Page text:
Scripture: Mark 12:28-34
Key verse: (34) “When Jesus saw that he answered wisely he said to him, “You are not far from the kingdom of God.”
Reflection: There are all kinds of questions. We ask questions to learn and gain information. We ask questions to test someone’s knowledge. We ask questions to prove someone is wrong or prove ourselves right. The source of our questions can come from mixed motives. Jesus was asked all kinds of questions — some by religious leaders, some by the disciples, some by earnest seekers who were looking for compassion and hope. In our text today, a scribe decided to ask Jesus a question because he was impressed by him. The scribe’s question: “Which commandment is the first of all?” was an easy question to answer for any observant Jew at that time. From the beginning of the history of Israel, it was made very clear that the Lord God is one, to be loved with all our heart, mind, soul and strength. Jesus’ answered with the Shema Israel — the centerpiece of morning and evening prayers in Judaism. The word Shema means “hear”. Morning and night, Israel was (and is to this day) called to hear that the Lord God is one and Israel was called to love the Lord with all their heart, soul, mind and strength. Jews were to say this prayer and teach it to their children so they would never forget who God was and is. For this reason, this became the most important of all prayers.
Jesus answers the scribe correctly, but the scribe already knew the answer to his question. Yet, he asked it anyway. Why? Was the scribe impressed by Jesus but needed to test Jesus’ orthodoxy? Or did the scribe need a platform to show his approval of Jesus without making himself suspect to others in the religious establishment? We will never know for sure. However, it is the last part of the scribe’s statement that I find interesting. He makes an editorial comment about Jesus’ answer quoting themes found in the Psalms and the prophets. He says that loving God and loving neighbor are more important than all the whole burnt offerings and sacrifices. That is, loving God is more important than anything else that we might do in worship or programs or personal piety. Without love, everything else we do is empty. This invites us to examine our motives. Why do we do what we do? Is it because we love God and neighbor? Or do we like to put on a show and attract attention to ourselves? Loving God and loving others is all about God – not us. While we are inspired by God to share God’s love, it’s important to remember to keep God at the center. God wants a humble and contrite heart. Jesus affirms what the scribe says. We can only imagine how incredible it was for the scribe to hear he was not far from the kingdom of God. What a powerful affirmation of his faith and Jesus’ ministry. As we seek to live out the commandment to love God and neighbor, let’s focus on what really matters to God.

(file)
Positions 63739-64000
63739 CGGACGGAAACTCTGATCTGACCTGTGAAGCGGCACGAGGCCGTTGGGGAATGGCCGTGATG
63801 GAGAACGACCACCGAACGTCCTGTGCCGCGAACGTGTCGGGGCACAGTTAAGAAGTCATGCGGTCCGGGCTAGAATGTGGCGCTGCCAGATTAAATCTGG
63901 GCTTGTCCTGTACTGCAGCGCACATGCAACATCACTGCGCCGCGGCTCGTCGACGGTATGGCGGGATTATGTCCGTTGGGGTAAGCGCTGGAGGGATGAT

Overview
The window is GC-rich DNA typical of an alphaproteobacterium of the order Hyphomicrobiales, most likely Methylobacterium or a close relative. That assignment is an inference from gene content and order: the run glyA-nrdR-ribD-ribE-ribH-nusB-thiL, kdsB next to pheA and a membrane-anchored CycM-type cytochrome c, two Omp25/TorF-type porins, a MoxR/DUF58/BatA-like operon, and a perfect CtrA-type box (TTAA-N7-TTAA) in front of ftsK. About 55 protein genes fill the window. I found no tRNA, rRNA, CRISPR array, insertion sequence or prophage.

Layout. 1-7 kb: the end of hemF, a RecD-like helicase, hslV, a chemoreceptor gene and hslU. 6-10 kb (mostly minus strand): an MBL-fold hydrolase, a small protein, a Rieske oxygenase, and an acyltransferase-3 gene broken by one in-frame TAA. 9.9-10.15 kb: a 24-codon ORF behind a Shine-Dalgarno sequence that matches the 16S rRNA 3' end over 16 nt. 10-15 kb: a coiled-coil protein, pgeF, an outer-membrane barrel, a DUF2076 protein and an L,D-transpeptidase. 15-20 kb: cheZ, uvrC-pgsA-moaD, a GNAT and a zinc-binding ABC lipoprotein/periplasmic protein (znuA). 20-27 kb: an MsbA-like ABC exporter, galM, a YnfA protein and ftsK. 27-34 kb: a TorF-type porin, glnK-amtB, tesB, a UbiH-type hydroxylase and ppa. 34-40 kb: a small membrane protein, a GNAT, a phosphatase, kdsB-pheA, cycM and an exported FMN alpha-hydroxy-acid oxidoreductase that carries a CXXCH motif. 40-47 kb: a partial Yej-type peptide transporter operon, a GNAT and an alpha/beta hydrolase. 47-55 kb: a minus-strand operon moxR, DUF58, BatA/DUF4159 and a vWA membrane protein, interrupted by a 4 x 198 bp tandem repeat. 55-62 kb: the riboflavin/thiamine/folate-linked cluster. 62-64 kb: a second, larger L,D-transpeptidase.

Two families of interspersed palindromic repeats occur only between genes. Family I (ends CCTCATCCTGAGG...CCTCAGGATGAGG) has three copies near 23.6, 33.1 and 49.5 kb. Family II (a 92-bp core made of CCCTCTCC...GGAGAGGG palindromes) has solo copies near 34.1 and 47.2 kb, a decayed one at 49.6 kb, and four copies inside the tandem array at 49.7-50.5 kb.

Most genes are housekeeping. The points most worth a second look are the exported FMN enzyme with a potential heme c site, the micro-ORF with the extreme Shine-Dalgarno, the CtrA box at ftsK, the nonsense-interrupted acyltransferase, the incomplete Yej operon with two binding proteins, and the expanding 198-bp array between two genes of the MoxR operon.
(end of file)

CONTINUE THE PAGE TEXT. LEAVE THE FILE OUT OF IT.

Prayer: Lord God, we submit to your love. Help us to love you with sincere and humble hearts that we might live out your commands in such a way that others are drawn to you. In Jesus’ name we pray. Amen.
Author: Deborah Conner
[Scripture quotations are from New Revised Standard Version Bible, copyright © 1989 National Council of the Churches of Christ in the United States of America. Used by permission. All rights reserved].